Local understandings and current barriers to optimal birth intervals among recently delivered women in Sylhet District, Bangladesh

Nicholas B. Lehnertz, Ashraful Alam, Nabeel Ashraf Ali, Elizabeth G. Henry, Emma K. Williams, Syed Moshfiqur Rahman, Salahuddin Ahmed, Shams El Arifeen, Abdullah H. Baqui, Peter J. Wincha

Research output: Contribution to journalArticlepeer-review

3 Scopus citations


Background: Sylhet Division in Bangladesh has the highest proportion of births spaced less than 36 months (46.5%) in Bangladesh. Methods: Formative research was conducted on current fertility-related practices in order to explore how to integrate the promotion of healthy fertility practices into a package of maternal and neonatal care interventions. In-depth interviews, focus group discussions and other qualitative methods were utilized with recently delivered women, their families, community health workers and community leaders in Sylhet Division. Results: Mothers of young children generally understood the benefits of both healthy timing and spacing of pregnancies. However, a variety of factors prevent these desired behaviours from becoming actualized, including the roles of women in the provision of children/grandchildren, local understandings of modern contraceptive methods, perceived side effects, lack of communication regarding healthy fertility practices between partners and extended family members, and limited female autonomy. Conclusions: In order to increase families' ability to achieve optimal birth intervals, we propose the promotion and integration of healthy fertility practices into antenatal and newborn care interventions, focusing on providing biomedically correct and culturally appropriate information on modern contraceptive methods to the entire family, while simultaneously encouraging open spousal and family communication patterns regarding timing and spacing of pregnancy.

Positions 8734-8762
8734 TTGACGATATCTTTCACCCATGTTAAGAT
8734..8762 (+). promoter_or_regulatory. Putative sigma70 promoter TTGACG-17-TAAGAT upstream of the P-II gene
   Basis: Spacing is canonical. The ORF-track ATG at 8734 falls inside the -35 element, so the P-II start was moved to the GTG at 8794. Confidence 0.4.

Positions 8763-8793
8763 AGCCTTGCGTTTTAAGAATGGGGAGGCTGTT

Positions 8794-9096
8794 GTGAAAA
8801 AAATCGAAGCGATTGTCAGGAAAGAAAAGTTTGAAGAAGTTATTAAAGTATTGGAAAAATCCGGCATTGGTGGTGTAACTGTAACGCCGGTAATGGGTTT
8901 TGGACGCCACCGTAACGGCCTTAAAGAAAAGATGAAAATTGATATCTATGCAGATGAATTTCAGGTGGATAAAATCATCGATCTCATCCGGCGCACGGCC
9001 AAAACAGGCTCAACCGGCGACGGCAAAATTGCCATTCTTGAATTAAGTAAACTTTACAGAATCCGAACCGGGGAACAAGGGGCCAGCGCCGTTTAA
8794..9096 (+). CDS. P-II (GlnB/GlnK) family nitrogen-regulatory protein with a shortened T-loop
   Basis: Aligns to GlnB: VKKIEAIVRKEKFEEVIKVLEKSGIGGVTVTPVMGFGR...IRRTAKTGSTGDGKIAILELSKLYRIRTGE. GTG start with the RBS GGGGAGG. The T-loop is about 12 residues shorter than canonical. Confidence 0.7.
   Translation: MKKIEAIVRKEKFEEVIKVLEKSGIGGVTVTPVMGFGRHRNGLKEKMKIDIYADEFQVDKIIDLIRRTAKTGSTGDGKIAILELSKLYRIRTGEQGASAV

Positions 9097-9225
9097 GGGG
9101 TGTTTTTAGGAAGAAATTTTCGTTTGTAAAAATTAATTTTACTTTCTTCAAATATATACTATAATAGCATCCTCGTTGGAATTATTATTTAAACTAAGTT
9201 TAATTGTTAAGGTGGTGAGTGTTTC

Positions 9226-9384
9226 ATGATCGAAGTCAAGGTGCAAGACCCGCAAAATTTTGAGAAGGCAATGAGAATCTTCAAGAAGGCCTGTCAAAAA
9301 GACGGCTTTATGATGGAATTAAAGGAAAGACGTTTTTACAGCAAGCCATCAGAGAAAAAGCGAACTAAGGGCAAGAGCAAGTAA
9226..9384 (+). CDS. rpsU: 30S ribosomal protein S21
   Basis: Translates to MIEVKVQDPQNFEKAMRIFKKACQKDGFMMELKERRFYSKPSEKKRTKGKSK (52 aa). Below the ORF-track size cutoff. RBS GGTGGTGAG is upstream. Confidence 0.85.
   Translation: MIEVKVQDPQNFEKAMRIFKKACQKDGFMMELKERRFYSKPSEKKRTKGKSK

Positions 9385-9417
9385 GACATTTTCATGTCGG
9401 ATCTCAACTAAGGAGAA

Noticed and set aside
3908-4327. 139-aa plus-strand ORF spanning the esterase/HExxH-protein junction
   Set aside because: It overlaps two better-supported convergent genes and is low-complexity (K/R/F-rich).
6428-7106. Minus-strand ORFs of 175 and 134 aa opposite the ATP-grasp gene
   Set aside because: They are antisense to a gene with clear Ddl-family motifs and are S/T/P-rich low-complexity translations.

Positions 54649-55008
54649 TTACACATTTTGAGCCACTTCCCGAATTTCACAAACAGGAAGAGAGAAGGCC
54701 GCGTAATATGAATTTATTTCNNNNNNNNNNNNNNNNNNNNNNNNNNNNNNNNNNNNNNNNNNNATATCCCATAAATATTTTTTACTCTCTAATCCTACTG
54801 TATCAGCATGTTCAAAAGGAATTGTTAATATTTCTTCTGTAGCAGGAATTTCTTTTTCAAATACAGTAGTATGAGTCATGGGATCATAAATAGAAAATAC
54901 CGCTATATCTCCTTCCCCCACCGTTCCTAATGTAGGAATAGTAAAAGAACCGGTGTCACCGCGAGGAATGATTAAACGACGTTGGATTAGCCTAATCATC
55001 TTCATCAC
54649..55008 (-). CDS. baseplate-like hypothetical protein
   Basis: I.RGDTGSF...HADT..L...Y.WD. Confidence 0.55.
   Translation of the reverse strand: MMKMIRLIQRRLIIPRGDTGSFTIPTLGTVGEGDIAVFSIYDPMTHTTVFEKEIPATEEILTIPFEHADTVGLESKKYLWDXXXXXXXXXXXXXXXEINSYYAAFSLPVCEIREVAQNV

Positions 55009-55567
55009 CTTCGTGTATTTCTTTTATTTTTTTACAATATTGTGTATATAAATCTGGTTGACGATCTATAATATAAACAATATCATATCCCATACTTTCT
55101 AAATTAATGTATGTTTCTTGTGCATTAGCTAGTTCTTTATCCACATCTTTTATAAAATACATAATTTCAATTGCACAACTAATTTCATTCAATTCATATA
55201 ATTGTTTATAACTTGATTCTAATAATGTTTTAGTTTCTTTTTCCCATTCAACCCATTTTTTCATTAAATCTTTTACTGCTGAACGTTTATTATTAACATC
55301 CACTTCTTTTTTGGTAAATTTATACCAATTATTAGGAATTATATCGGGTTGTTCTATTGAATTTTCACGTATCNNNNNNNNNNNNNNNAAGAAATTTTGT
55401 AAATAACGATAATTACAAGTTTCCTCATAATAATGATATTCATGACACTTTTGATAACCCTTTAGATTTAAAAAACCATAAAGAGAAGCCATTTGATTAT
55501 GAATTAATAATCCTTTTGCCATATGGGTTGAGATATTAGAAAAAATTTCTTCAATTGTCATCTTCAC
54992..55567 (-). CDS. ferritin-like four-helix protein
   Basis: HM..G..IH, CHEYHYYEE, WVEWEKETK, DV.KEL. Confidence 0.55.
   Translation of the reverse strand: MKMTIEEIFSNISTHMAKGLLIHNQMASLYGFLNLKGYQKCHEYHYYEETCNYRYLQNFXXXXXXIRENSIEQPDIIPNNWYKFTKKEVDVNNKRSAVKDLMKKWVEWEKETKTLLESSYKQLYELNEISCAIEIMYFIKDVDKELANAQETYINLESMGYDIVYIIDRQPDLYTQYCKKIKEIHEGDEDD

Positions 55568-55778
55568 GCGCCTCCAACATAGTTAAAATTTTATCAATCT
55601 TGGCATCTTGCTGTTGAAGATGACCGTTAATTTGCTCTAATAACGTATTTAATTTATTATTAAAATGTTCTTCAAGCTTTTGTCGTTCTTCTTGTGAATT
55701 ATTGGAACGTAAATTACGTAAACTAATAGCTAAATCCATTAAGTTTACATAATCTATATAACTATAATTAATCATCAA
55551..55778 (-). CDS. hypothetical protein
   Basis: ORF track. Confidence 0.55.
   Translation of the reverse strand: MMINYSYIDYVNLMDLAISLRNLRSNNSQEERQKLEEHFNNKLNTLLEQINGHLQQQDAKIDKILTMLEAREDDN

Original languageEnglish (US)
Article numberiht031
Pages (from-to)266-272
Number of pages7
JournalInternational health
Issue number4
StatePublished - Dec 2013


  • Bangladesh
  • Birth spacing
  • Family planning

ASJC Scopus subject areas

  • Health(social science)
  • Public Health, Environmental and Occupational Health


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